Royal Proclamation of 1763

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The Royal Proclamation continued to govern the cession of aboriginal land in British North America, especially Upper Canada and Rupert's Land. The proclamation forms the basis of land claims of aboriginal peoples in Canada – First Nations, Inuit, and Métis. The Royal Proclamation of 1763 is thus mentioned in section 25 of the Canadian Charter of Rights and Freedoms.

According to historian Colin Calloway, "scholars disagree on whether the proclamation recognized or undermined tribal sovereignty".[1] The language of the proclamation made it clear that the British still believed that all native lands ultimately belonged to the Crown. However, the proclamation established the important precedent that the indigenous population had certain rights to the lands they occupied—in the past, by contrast, the Crown had granted lands without regard to native claims.

Some see the Royal Proclamation of 1763 as a “fundamental document” for First Nations land claims and self-government.[2] It is “the first legal recognition by the British Crown of Aboriginal rights.”[3] The intent and promises made to the native in the Proclamation have been argued to be of a temporary nature, only meant to appease the Native peoples who were becoming increasingly resentful of “settler encroachments on their lands”[4] and were capable of becoming a serious threat to British colonial settlement.[5][6] While advising the Board of Trade on August 30, 1764, Sir William Johnson expressed that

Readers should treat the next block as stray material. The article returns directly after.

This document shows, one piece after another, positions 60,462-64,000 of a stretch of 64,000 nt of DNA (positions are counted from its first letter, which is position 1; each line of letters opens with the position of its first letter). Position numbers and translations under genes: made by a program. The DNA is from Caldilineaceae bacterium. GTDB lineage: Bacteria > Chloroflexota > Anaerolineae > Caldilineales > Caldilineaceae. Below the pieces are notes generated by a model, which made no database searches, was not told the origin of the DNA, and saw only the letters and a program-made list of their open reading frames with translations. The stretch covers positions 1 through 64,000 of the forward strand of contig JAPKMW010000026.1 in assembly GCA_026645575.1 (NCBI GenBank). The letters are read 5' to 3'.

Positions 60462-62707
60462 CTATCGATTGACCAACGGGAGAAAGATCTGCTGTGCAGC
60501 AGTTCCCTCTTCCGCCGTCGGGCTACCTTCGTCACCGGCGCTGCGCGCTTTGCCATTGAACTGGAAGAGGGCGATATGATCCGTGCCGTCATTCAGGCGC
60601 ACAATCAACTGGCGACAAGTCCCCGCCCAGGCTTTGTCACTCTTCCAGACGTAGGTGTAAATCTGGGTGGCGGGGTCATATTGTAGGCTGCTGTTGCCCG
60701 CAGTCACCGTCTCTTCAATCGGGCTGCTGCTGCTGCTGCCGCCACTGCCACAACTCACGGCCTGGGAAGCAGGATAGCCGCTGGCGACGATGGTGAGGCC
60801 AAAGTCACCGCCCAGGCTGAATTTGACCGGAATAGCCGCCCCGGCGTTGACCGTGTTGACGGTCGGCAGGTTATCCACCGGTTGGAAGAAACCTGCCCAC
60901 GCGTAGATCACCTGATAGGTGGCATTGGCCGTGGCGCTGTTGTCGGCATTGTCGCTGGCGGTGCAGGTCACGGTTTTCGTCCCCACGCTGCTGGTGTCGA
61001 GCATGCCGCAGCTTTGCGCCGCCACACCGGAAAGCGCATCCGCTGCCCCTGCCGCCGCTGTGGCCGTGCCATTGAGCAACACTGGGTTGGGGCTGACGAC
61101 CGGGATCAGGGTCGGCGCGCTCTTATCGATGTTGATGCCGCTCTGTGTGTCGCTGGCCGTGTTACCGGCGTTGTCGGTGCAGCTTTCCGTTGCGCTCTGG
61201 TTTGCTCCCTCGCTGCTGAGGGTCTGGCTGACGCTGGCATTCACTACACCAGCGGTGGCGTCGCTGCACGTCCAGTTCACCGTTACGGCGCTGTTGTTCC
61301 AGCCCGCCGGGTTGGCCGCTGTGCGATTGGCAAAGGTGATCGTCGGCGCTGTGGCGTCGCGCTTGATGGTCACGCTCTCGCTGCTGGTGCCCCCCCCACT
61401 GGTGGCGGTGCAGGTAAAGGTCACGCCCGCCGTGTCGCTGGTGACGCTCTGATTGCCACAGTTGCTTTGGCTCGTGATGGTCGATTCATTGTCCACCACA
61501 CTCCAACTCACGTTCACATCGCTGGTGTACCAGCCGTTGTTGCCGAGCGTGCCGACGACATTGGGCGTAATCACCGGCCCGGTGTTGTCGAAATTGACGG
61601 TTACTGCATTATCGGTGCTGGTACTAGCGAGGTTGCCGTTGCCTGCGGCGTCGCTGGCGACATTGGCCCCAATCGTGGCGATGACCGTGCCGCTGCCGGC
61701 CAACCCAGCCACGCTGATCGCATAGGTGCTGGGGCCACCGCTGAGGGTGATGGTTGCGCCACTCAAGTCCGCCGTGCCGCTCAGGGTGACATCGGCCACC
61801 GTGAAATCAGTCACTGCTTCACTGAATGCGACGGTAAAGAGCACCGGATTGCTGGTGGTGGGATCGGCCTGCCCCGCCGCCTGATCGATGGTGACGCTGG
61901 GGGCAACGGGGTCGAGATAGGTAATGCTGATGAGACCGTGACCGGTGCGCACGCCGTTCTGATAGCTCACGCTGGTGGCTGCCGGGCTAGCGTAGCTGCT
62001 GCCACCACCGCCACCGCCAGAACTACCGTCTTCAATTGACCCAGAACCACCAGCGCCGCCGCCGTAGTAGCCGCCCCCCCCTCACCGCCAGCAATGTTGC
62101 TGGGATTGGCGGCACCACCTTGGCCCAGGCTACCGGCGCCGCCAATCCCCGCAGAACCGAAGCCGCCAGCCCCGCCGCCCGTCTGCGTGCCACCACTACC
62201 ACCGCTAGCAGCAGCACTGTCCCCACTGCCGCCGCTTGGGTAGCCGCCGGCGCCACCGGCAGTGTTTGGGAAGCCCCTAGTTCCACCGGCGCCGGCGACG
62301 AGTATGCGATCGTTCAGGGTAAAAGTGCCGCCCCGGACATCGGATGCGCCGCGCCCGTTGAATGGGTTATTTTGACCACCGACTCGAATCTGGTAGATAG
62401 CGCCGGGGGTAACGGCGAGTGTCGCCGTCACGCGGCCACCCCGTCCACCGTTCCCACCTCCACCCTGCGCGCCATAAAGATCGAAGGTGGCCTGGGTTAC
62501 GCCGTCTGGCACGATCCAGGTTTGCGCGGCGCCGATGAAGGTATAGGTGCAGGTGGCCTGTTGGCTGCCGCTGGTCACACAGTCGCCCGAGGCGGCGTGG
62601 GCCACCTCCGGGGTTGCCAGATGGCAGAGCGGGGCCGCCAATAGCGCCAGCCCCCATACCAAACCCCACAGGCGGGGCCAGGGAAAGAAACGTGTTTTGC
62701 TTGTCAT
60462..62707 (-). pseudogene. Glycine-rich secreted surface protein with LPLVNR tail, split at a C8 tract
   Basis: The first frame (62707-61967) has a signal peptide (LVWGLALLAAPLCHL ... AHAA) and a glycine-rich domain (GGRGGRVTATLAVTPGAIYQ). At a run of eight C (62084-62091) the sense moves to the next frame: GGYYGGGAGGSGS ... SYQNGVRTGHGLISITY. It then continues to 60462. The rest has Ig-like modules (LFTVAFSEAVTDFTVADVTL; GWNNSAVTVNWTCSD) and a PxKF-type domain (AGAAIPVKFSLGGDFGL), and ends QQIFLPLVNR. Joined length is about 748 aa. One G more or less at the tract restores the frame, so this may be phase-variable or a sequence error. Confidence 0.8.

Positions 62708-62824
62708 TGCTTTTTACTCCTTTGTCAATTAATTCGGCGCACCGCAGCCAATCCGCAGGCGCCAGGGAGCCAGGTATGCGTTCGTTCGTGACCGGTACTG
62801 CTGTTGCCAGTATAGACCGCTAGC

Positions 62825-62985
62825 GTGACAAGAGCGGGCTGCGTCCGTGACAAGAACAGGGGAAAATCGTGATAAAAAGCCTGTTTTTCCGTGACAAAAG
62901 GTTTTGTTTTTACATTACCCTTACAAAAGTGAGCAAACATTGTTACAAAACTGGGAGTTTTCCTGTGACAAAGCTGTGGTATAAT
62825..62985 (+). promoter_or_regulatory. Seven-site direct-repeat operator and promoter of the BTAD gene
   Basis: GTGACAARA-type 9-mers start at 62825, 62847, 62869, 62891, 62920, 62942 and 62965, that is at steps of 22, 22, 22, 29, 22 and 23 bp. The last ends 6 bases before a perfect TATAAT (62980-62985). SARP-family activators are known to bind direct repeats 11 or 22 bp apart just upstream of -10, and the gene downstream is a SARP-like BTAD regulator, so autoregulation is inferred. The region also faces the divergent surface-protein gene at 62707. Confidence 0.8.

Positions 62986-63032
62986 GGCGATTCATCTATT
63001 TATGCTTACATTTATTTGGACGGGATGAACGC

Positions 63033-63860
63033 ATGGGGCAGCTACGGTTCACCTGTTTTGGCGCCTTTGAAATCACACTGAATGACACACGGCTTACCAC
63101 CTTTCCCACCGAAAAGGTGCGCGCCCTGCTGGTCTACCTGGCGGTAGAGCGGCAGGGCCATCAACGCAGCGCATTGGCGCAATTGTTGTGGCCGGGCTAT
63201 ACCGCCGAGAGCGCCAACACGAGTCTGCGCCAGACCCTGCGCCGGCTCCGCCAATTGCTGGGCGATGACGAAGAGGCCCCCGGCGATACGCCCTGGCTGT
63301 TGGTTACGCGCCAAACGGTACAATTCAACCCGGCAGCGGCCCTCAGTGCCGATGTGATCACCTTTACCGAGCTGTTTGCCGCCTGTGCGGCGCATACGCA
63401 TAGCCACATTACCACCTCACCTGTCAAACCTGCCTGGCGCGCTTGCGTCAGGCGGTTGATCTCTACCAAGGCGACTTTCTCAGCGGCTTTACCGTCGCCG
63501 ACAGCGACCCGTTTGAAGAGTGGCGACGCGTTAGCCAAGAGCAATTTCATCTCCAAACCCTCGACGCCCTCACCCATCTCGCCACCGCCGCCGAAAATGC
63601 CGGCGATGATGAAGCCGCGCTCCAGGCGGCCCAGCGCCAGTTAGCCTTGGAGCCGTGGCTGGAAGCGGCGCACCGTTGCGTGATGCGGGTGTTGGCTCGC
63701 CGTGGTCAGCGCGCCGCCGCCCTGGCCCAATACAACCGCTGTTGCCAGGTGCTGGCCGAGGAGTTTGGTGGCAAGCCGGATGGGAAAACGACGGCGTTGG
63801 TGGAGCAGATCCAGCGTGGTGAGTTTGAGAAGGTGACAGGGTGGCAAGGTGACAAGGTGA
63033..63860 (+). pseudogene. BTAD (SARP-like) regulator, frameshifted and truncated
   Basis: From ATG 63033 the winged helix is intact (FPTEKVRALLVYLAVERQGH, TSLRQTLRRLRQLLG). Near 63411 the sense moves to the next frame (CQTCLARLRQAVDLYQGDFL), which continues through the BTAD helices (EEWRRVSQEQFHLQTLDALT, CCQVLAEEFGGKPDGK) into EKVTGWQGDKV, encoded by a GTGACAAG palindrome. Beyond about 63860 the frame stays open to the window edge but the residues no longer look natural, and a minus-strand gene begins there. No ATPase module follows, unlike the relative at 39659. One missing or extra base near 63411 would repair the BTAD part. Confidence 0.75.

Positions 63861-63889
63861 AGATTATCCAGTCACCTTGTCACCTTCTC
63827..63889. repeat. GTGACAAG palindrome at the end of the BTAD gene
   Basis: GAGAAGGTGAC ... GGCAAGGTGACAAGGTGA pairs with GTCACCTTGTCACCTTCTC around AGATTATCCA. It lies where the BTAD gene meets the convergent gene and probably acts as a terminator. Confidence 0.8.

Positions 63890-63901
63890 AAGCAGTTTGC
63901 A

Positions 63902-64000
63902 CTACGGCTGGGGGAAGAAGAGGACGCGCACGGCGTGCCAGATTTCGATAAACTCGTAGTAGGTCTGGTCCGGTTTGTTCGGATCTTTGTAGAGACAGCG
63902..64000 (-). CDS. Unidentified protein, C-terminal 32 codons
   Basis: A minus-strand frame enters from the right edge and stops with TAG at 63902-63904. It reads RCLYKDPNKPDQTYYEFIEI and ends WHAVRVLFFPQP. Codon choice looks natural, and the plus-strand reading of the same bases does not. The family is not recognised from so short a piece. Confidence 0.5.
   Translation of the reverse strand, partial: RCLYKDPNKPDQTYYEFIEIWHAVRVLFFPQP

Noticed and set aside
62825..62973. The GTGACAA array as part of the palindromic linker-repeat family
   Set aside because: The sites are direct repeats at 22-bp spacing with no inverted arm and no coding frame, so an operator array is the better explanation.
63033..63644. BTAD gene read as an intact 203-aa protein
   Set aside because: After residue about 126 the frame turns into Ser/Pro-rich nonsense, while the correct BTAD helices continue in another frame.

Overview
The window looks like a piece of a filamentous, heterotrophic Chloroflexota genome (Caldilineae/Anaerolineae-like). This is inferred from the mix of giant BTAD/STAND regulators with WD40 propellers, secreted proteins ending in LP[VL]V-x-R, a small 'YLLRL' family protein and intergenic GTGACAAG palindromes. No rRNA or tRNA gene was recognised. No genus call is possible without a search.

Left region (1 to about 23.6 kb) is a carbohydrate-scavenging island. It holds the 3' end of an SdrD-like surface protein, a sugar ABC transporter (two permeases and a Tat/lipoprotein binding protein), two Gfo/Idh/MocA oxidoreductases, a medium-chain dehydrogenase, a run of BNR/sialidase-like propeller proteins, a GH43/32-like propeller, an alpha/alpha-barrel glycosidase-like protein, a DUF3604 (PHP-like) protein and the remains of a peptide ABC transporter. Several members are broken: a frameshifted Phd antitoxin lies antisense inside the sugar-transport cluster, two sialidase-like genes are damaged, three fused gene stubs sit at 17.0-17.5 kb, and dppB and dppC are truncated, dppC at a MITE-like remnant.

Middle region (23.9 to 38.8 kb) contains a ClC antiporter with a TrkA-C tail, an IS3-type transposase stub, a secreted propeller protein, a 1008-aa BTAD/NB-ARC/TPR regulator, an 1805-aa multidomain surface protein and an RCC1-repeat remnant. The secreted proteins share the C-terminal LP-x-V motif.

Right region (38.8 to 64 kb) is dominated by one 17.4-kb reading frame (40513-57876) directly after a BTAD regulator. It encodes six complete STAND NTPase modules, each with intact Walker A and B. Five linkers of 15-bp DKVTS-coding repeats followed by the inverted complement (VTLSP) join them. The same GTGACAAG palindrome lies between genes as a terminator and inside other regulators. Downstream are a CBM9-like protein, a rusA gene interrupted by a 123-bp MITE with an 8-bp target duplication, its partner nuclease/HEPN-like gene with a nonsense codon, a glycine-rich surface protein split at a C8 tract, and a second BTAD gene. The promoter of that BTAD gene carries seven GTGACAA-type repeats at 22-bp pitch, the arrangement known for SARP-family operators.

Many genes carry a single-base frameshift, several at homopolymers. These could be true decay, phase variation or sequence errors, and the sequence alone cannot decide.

The Indians all know we cannot be a Match for them in the midst of an extensive woody Country…from whence I infer that if we are determined to possess Our Posts, Trade & ca securely, it cannot be done for a Century by any other means than that of purchasing the favour of the numerous Indian inhabitants.[7]

With the proclamation, “the British were trying to convince Native people that there was nothing to fear from the colonists, while at the same time trying to increase political and economic power relative to First Nations and other European powers.”[8] However, the Royal Proclamation along with the subsequent Treaty of Niagara, provide for an argument that “discredits the claims of the Crown to exercise sovereignty over First Nations”[9] and affirms Aboriginal “powers of self-determination in, among other things, allocating lands.”[10] Further so, the Royal Proclamation outlined a policy in which to protect and extinguish Aboriginal rights and in doing so, recognized these rights existed.

For the United States

The influence of the Royal Proclamation of 1763 on the coming of the American Revolution has been variously interpreted. Many historians argue that the proclamation ceased to be a major source of tension after 1768, since the aforementioned treaties opened up extensive lands for settlement. Others have argued that colonial resentment of the proclamation contributed to the growing divide between the colonies and the mother country.

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